Tuesday, February 9, 2016

Glass Spells- "Rebellion" Is Angular, Leather Slick and Wearing Tight Peg Legged Pants.

I remember back in 2012 when Anthony and Suz as the crux of Therapist (AZ) used to blow my mind with a potent blend of dance punk birthed from only a bed of hyper bass and drums (provided by Luis) for Suz's vocal cries. The sound was unique and felt dangerously alive. At a certain point they became Glass Spells (LA) and filled their sound out more with Synths (Michael) and a new drummer (Mallory). In one post I referred to their sound as electronic punk and hybrid disco that feels like a dream from the future. I think that description still fits. Their latest track, Rebellion is such a fun trip. Again there is something that feels retro and futuristic / spacey at the same time. The aesthetic feels as fresh as late 70's proto art punk was at that amazingly flourishing time. The synth lines, thumping bass and fervent drums push the right buttons as Suz's punk prosey vocal performance is gritty but crazy fun as well. Everything feels angular, leather slick and wearing tight peg legged pants. Awesome.
Robb Donker

Sunday, February 7, 2016

Winter - "All The Things You Do" (Official Video) is to die for.

I shot Winter performing in Pomona, California back in 2014 and while I watched Samira describe the impetus for the song "Alligator" it was immediately clear that she was one of those rays of sunlight, of positive vibes in the world. You know, there are rays of light and rays of darkness and a million gradations in between. Samira has a presence that feels down to earth and positive. She puts her heartfelt emotions and experiences into her music. At that time she had only been living in Los Angeles for (I believe) a little over a year. She moved from Boston to LA (instead of New York) in 2013 and "Alligator" is about that move, about friendships, love and the journey that is life.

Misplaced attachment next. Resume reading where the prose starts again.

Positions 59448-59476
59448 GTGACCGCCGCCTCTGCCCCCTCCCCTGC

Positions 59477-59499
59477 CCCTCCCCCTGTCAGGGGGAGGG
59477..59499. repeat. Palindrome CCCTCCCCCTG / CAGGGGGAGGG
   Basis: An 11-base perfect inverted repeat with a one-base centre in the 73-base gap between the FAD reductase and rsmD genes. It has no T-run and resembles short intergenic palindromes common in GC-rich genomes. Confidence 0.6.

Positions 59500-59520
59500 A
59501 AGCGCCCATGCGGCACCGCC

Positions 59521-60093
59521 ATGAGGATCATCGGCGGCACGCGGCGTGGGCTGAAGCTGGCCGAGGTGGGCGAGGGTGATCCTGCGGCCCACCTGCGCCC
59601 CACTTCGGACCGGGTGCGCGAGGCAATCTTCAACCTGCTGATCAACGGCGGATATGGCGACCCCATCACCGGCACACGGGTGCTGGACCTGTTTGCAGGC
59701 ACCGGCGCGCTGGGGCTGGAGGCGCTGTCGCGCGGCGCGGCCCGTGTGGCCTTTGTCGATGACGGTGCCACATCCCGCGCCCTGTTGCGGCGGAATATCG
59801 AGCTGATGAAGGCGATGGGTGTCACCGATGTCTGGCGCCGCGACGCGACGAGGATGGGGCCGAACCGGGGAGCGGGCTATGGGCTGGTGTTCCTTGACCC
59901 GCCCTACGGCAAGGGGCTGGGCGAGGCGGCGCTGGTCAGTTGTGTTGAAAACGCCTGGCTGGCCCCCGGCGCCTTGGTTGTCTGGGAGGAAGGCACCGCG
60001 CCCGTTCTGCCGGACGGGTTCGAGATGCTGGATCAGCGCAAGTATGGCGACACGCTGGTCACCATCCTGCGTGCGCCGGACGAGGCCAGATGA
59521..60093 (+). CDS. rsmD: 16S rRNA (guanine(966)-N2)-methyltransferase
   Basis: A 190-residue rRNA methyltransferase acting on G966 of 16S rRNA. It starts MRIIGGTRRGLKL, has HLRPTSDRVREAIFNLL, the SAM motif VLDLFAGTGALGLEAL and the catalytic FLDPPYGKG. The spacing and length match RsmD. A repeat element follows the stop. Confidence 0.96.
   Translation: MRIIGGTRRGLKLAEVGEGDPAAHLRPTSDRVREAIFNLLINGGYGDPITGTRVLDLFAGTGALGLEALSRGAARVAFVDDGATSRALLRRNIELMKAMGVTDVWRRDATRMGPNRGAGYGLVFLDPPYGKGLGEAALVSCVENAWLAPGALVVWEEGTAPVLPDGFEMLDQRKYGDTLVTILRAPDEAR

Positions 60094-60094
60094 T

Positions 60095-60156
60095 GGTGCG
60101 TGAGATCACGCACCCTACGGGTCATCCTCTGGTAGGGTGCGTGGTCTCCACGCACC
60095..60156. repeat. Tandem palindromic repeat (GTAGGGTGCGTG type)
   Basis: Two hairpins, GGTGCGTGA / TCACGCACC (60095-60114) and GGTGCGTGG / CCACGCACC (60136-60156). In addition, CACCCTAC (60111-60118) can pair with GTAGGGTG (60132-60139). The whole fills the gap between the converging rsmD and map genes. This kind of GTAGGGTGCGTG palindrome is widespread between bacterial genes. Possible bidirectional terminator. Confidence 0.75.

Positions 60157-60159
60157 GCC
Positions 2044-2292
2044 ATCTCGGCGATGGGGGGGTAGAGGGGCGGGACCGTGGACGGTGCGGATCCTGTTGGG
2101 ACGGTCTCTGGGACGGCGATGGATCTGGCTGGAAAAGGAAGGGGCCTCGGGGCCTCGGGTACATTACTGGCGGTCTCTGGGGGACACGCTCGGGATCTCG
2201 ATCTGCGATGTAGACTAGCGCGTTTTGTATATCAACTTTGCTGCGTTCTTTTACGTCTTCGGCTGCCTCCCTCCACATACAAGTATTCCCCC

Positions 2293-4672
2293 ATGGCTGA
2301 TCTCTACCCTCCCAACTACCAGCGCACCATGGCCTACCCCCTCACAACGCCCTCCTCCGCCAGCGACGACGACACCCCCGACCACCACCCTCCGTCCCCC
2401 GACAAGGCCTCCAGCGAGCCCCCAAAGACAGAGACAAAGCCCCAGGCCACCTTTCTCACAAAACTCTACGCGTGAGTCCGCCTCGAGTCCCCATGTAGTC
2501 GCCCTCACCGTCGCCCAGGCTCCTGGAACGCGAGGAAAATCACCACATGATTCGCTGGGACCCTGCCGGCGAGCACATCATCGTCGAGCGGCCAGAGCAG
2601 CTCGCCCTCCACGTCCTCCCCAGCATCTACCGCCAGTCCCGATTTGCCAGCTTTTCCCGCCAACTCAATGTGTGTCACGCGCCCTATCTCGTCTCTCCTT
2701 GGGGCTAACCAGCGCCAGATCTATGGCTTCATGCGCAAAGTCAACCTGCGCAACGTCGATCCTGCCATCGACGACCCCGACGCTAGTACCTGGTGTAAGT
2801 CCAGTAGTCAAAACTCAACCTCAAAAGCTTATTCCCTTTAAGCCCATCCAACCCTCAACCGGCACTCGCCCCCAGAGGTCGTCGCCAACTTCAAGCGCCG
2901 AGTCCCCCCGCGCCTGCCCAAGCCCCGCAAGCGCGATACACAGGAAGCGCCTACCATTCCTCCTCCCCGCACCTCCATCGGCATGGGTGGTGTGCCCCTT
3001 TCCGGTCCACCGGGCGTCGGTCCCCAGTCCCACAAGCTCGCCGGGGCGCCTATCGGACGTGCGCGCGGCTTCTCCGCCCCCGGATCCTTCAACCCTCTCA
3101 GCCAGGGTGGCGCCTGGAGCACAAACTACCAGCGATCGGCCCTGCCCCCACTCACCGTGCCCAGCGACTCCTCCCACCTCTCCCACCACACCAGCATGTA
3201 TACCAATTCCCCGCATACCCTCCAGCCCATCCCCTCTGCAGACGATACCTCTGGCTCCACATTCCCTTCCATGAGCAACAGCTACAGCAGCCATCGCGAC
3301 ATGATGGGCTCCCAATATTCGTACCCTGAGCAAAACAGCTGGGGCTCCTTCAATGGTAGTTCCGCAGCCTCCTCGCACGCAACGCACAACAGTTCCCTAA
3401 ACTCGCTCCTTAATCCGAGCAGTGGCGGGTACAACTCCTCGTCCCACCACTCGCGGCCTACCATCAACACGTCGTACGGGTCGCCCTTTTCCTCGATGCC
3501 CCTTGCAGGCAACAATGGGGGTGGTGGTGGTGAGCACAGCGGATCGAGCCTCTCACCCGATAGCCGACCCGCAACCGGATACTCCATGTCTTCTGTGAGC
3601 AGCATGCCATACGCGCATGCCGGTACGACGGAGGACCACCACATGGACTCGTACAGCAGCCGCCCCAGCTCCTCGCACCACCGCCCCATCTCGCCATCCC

Rays of light tend to attract and Winter soon became part of the LA scene and released their first full length "Supreme Blue Dream" on Lolipop Records early last year. Winter's "All The Things You Do" released late last year (digitally via Burger Records) is a dreamy shoegazey slow dance of a song with a chorus that peppers goose bumps on your skin. If the evocative verses that have a tinge of minor chord Demarconess (yes that is an adjective I just made up) is the beach at sunset slow dance then the big lush chorus is the midnight kiss. The atmosphere of this track is so beautiful and the sounds are so well rendered. Just a bit past the 2 and a half minute mark there is a little musical break and the bass lines are to die for. Actually everything single second of "All the Things You Do" is to die for. Great song. Check out the video on Burger TV below.
Robb Donker

Winter is:
Samira Winter (guitar, vocals) 
Matt Hogan (guitar) 
David Yorr (bass)
Garren Orr (drums)

Monday, February 1, 2016

East L.A.'s The Pocket Rockets - New Single "The End" Feels Like Only The Beginning

The Pocket Rockets out of East L.A. just dropped their latest single "The End" off their upcoming album tentatively scheduled for a May /June release date. The song was produced and recorded by Jon Siebels and mastered by Brian Lucey (The Black Keys and Arctic Monkeys).

"The End" explodes from the very beginning with a heavy bass / drum groove as Ralph Blanco's vocals evoke a cool edge. The vocal performance and musical breaks feel like a kind of The Doors meets the Drums meets early Strokes and is that a punkified homage to "Black Magic Woman"???. The energy and dynamics of this track kill and beg for repeated listens. In the end, "The End" feels like only the beginning.  I am so looking forward to hearing the new album.

The Pocket Rockets are:
Ralph Blanco - Bass Guitar & Vocals
Lyndon Miller - Guitar